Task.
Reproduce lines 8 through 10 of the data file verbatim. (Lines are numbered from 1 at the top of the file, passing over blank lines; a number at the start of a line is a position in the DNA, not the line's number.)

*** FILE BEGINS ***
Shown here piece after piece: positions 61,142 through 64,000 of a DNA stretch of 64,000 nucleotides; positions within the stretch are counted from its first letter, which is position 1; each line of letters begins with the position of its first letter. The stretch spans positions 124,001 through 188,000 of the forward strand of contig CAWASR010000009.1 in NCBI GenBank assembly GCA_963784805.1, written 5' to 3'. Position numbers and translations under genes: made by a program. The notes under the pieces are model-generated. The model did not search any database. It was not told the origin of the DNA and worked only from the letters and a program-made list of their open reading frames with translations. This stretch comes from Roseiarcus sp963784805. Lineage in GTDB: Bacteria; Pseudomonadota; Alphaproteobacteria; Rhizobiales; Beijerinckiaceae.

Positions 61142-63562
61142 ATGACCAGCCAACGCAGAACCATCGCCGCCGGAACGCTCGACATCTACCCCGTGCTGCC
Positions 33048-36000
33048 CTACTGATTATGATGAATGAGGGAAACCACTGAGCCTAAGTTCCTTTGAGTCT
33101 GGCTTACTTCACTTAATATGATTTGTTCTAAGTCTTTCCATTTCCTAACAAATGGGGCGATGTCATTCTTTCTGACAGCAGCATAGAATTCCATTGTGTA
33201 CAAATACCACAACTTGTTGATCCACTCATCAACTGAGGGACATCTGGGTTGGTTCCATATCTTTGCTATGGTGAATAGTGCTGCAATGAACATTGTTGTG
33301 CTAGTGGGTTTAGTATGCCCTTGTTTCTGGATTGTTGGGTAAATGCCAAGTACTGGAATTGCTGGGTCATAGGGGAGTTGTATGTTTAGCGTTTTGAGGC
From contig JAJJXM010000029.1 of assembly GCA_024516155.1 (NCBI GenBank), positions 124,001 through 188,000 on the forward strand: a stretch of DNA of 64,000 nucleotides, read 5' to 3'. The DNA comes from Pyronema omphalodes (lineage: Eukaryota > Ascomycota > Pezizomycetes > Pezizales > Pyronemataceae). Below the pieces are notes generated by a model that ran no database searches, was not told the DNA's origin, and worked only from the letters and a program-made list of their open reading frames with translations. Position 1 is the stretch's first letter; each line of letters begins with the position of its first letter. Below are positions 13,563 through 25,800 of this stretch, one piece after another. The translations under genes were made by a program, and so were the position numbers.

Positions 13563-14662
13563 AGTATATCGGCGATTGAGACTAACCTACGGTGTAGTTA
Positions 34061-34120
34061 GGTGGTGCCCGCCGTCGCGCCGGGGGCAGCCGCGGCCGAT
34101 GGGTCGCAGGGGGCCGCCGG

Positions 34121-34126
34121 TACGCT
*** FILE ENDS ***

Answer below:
33301 CTAGTGGGTTTAGTATGCCCTTGTTTCTGGATTGTTGGGTAAATGCCAAGTACTGGAATTGCTGGGTCATAGGGGAGTTGTATGTTTAGCGTTTTGAGGC
From contig JAJJXM010000029.1 of assembly GCA_024516155.1 (NCBI GenBank), positions 124,001 through 188,000 on the forward strand: a stretch of DNA of 64,000 nucleotides, read 5' to 3'. The DNA comes from Pyronema omphalodes (lineage: Eukaryota > Ascomycota > Pezizomycetes > Pezizales > Pyronemataceae). Below the pieces are notes generated by a model that ran no database searches, was not told the DNA's origin, and worked only from the letters and a program-made list of their open reading frames with translations. Position 1 is the stretch's first letter; each line of letters begins with the position of its first letter. Below are positions 13,563 through 25,800 of this stretch, one piece after another. The translations under genes were made by a program, and so were the position numbers.

Positions 13563-14662